I normally visit the Guardian website (www.guardian.co.uk) in keeping with the maxim to…know your enemy. And even when reading material that doesn’t mention the I word, the Z word, the J word, or the A word, it’s rare to find something interesting, worthwhile or readable. For example, in comparison to the Economist, the Guardian’s journalism is rarely well written, and commonly crosses the line into advocacy rather than reporting. (“Objectivity? That’s so 20th century.”)
I cannot pretend this piece is of an especially high standard. However, it did make me do a double-take, and wonder what the hell was going on.
This was the headline:
Dungeons and Dragons: could the Next version end the edition wars?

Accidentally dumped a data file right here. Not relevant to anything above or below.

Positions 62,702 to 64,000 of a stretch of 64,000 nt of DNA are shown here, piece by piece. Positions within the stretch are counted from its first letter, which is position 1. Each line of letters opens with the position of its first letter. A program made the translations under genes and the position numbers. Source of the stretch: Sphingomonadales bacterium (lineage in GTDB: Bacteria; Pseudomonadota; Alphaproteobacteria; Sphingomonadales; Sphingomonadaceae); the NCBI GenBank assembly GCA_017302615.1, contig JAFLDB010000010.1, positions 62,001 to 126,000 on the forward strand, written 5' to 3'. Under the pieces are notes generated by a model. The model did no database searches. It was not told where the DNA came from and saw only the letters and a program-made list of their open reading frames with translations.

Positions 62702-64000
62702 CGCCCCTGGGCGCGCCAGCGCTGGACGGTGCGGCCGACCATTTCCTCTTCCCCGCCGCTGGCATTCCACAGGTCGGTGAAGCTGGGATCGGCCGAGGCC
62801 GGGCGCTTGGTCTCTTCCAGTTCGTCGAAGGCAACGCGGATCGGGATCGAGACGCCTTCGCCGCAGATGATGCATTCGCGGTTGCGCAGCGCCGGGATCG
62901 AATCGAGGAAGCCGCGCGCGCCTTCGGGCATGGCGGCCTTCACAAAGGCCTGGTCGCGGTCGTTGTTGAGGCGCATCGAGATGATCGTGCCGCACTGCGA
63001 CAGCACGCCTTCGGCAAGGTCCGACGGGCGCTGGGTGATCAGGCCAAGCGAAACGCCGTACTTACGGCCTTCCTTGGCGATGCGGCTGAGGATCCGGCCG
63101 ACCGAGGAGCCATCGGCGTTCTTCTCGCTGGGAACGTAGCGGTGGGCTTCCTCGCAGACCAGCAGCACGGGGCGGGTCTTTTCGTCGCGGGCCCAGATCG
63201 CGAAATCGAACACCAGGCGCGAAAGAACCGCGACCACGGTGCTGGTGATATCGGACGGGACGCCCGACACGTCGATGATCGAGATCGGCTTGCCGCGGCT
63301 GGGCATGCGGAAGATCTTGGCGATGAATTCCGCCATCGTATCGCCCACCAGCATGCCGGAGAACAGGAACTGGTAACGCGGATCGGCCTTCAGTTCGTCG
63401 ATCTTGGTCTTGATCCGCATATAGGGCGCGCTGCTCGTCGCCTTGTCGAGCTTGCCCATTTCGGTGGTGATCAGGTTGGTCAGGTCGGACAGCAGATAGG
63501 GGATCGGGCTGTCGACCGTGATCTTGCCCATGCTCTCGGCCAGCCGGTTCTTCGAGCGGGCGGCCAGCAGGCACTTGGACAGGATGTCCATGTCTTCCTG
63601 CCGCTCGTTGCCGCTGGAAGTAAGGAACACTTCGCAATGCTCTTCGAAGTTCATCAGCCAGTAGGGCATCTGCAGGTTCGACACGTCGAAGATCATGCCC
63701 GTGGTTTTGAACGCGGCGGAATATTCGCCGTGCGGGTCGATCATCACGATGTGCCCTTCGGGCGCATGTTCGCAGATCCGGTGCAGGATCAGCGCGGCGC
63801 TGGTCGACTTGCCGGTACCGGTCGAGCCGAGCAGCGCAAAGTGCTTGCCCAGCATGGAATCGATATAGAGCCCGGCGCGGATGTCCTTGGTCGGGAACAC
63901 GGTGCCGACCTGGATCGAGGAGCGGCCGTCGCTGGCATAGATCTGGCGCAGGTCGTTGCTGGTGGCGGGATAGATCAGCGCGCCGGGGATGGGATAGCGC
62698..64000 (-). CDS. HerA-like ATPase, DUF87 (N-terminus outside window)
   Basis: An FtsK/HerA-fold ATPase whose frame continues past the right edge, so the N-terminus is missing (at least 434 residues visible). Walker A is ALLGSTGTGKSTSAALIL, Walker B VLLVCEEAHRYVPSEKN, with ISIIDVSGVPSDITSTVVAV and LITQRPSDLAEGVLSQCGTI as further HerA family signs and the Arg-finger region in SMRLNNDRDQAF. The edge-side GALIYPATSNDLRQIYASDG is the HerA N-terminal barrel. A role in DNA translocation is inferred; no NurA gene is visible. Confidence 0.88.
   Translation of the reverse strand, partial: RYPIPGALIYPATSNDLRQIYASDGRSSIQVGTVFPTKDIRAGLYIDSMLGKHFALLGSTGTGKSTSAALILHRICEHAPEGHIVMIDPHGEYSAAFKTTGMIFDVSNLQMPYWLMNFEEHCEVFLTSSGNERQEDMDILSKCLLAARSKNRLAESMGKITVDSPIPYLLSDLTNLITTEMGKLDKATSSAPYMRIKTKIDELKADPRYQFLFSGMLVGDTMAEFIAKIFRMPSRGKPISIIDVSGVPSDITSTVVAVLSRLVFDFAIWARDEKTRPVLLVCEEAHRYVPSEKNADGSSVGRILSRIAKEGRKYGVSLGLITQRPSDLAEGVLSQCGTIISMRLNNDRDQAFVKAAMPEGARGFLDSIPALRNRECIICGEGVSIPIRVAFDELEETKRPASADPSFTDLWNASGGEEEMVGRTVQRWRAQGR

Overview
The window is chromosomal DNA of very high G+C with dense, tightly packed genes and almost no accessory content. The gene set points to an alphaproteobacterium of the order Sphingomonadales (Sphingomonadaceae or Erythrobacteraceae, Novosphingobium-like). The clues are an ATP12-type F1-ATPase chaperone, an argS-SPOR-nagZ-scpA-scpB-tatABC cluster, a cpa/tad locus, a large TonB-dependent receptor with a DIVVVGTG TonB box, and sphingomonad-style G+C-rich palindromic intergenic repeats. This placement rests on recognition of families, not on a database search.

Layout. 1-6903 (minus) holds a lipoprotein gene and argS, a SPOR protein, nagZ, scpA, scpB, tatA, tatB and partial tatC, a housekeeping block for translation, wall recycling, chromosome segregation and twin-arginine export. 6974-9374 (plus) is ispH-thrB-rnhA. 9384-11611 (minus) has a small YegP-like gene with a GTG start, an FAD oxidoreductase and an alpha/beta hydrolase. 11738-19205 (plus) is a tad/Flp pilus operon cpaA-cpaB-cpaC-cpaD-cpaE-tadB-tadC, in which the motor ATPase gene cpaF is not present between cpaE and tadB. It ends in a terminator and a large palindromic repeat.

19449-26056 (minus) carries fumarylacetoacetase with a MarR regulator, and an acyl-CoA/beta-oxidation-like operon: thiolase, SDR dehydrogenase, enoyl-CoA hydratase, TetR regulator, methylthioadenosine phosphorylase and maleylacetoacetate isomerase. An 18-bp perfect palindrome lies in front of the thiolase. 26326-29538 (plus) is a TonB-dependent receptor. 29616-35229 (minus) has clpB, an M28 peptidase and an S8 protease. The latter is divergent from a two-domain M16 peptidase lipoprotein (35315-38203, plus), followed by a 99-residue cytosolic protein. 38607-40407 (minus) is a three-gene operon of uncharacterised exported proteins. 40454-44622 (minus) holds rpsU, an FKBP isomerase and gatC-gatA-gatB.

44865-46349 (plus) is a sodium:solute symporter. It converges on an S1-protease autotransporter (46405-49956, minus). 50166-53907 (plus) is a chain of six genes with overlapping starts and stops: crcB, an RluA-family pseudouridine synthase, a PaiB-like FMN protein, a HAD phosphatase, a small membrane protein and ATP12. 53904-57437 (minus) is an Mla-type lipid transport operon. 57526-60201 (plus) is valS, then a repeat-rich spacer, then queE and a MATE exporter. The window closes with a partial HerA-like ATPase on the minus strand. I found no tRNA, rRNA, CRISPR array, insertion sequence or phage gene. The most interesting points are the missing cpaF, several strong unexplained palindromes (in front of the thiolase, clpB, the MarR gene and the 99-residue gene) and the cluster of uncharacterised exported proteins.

In the Guardian? I suppose the wacky capitalization is a clue it’s for real!
This opening paragraph will give you a taster of the content:
At a casual glance, the basic rules of Dungeons and Dragons don’t seem to have changed much since its inception in 1974. It’s still a game played by rolling dice under the auspices of a games master, whose job it is to create a story for their players. The setting still primarily revolves around dungeons in which dragons may well be found. But for the players, it has evolved significantly with each new edition of the game, as tweaks and alterations to the rules have created vastly different play experiences – and often spawned monstrous arguments in their wake.
Is it too much to hope that the online mainstream press might broaden their horizons with a peek into our gaming world?